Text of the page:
Your doctor is right. For most patients with claudication, we recommend an initial medical treatment regimen that includes risk reduction, exercise therapy (for those who can participate), and possibly pharmacologic therapy, rather than initial vascular intervention. Symptoms of claudication are associated with a low risk of progression to limb-threatening lower extremity ischemia, and a major concern with intervention is that some patients may suffer complications that worsen their symptoms. A subset of patients with severe claudication and inflow disease may benefit from early vascular intervention.
For patients who can participate in exercise therapy, we suggest supervised rather than unsupervised exercise therapy, where available. The value of an unsupervised exercise program is less well studied, but can still generally be recommended for patients who cannot participate in a supervised exercise program. Exercise therapy should be performed for a minimum of 30 to 45 minutes at least three times per week for a minimum of 12 weeks prior to reevaluation. During each session, an exercise level that is of sufficient intensity to elicit claudication should be achieved.
For most patients with lifestyle-limiting claudication who do not have an improvement in symptoms with risk modification and exercise therapy, we suggest a therapeutic trial of naftidrofuryl or cilostazol (100 mg twice daily) depending upon availability. Naftidrofuryl has fewer side effects, and where both are available, naftidrofuryl can be tried first. If the effect is not sufficient, then changing to cilostazol is appropriate.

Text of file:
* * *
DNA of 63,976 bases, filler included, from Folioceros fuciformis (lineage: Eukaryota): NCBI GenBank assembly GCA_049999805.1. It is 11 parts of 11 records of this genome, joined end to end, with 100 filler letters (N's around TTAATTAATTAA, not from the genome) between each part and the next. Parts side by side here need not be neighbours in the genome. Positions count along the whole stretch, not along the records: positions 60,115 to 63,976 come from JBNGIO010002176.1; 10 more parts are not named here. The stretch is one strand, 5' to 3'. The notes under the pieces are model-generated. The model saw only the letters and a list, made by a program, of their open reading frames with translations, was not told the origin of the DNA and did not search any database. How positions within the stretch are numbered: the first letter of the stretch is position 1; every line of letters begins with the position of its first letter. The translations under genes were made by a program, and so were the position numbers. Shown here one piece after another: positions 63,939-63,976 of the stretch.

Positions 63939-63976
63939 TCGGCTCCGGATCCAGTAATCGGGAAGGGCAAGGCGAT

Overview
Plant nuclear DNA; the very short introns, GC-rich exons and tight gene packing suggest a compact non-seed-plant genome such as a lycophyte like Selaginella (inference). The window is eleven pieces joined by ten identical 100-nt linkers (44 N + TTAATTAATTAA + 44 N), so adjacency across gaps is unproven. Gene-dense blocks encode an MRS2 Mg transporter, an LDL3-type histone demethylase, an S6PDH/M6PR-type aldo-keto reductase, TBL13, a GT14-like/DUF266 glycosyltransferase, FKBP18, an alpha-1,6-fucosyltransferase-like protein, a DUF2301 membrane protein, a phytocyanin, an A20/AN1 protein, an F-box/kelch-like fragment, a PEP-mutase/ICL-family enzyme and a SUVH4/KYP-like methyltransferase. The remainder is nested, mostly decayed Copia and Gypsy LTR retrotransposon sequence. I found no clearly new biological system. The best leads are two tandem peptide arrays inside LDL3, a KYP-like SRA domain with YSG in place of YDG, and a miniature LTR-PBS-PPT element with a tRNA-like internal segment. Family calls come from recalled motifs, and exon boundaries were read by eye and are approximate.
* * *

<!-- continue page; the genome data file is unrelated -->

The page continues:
We schedule follow-up after three months to assess the effectiveness of the initial medical therapy regimen for reducing symptoms. Patients who show improvement and who are satisfied with their progress can be scheduled for annual vascular examination. For patients who have been compliant with risk reduction strategies, yet six months to a year of exercise therapy and adjunctive pharmacotherapy have failed to provide satisfactory improvement, referral for possible revascularization is appropriate.
Options for revascularization include percutaneous intervention, surgical bypass, or a combination of these, and the choice depends upon the level of obstruction (aortoiliac, femoropopliteal) and severity of disease, and the patient’s risk for the intervention. We agree with major cardiovascular society guidelines that recommend an initial attempt at percutaneous revascularization, reserving surgery for when arterial anatomy is not favorable for a percutaneous approach, provided the patient has an acceptable risk for surgery.